Telis swinging his way to success

SURPRISE, Ariz. - At just 18-years-old, catcher Tomas Telis batted .330 with 12 doubles, five triples, and four home runs between the AZL Rangers and Spokane Indians this year. Lone Star Dugout looks at the prospect with a feature story and interview.

Tomas Telis entered the 2009 campaign as a skilled, but completely unproven talent who had never played a regular-season game in the United States.

He finished it as the top catching prospect in the Texas Rangers' system.

When the Venezuela native initially signed with the Rangers during the summer of 2007, he was strictly a shortstop. In fact, just about every professional organization saw him as a shortstop.

"I signed when I was 16 and I was a shortstop," Telis said through a translator. "The Yankees, St. Louis, Boston, Colorado, and a couple other teams liked me as a shortstop, but I ended up signing with Texas."

Shortly after signing, the Rangers sent Telis to their Fall Instructional League in Arizona, where he got his first taste of top-flight baseball in the United States.

It's also where he got his first taste behind the plate.

"When I came to instructs in 2007," he said, "Scott Servais told me, ‘You're not going to play short,' and he gave me a catcher's mitt and told me to throw the other one out."

Prior to signing with the Rangers, Telis had no idea he would be moving behind the plate. But Servais, a former Major League catcher himself, told the youngster he had the tools to become an excellent backstop.

"Scott Servais told me that I have the body of a catcher and that I have a better chance of moving up quicker if they moved me to that position," Telis explained. "They felt like I was going to fill out like a catcher."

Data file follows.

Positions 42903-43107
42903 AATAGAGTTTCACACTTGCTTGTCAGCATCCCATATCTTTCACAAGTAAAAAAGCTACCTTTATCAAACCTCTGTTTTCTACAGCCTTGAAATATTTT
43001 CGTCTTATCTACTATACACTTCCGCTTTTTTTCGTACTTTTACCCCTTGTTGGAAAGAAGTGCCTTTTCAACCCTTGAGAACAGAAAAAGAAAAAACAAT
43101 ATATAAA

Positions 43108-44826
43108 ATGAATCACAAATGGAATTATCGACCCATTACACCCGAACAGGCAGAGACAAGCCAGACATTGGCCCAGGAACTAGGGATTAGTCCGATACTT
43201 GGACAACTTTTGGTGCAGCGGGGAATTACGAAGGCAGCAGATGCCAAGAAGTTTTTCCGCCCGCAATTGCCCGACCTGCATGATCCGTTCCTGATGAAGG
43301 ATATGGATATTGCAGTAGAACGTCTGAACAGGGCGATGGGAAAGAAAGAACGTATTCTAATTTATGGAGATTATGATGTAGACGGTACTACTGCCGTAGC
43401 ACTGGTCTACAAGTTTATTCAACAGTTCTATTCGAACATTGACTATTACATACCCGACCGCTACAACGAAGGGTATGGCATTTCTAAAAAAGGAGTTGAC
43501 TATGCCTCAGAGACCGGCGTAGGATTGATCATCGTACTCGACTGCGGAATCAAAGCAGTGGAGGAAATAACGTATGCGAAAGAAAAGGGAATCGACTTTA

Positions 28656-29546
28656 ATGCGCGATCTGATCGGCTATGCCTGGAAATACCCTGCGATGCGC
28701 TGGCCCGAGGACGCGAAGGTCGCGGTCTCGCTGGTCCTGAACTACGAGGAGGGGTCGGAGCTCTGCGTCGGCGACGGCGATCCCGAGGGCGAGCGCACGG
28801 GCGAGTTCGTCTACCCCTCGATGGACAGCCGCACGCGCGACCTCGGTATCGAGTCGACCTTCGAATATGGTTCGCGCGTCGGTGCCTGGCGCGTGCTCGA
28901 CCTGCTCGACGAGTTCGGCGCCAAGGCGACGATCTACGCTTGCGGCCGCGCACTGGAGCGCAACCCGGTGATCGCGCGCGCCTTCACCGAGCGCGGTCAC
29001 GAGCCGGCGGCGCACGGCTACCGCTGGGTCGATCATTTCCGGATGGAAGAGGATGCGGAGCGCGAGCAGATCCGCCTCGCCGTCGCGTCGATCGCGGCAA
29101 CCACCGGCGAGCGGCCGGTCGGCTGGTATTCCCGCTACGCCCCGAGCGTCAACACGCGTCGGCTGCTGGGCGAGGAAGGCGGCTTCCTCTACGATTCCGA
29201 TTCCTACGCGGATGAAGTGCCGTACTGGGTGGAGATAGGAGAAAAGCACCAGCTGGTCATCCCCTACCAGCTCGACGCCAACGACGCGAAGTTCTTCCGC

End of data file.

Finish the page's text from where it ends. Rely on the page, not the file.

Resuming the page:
As a 16-year-old, Telis was built more like a shortstop. Now, two years later, his body is filling out and he is beginning to look like a catcher. Telis says that, when he signed, he stood approximately 5-foot-7 and weighed 160 pounds. Now, he estimates himself at 5-foot-9 and between 190 or 200 pounds.

In addition to his good body, Telis has excellent tools behind the plate, flashing a strong arm and incredibly quick feet. The two qualities can make for a lightning-fast pop time—when he is mechanically sound. But that's something that takes time, particularly for those new to the art of catching.

"When I first started catching," he said, "I wasn't comfortable at all. But as time went on, I worked with all the coaches on receiving. That was my biggest thing. I didn't feel comfortable receiving pitches—like framing, blocking balls, and stuff like that. Over time, I have learned it and I'm doing better."

Moving behind the plate is never easy—particularly for a youngster like Telis. But he impressed his Dominican Summer League coaches by gunning down 20 of 64 [31.3%] attempted basestealers in 2008. Although that number dropped to just 19.4% in the more advanced Arizona League this summer, he showed improvement mechanically, cut his passed balls in half, and improved on his fielding percentage.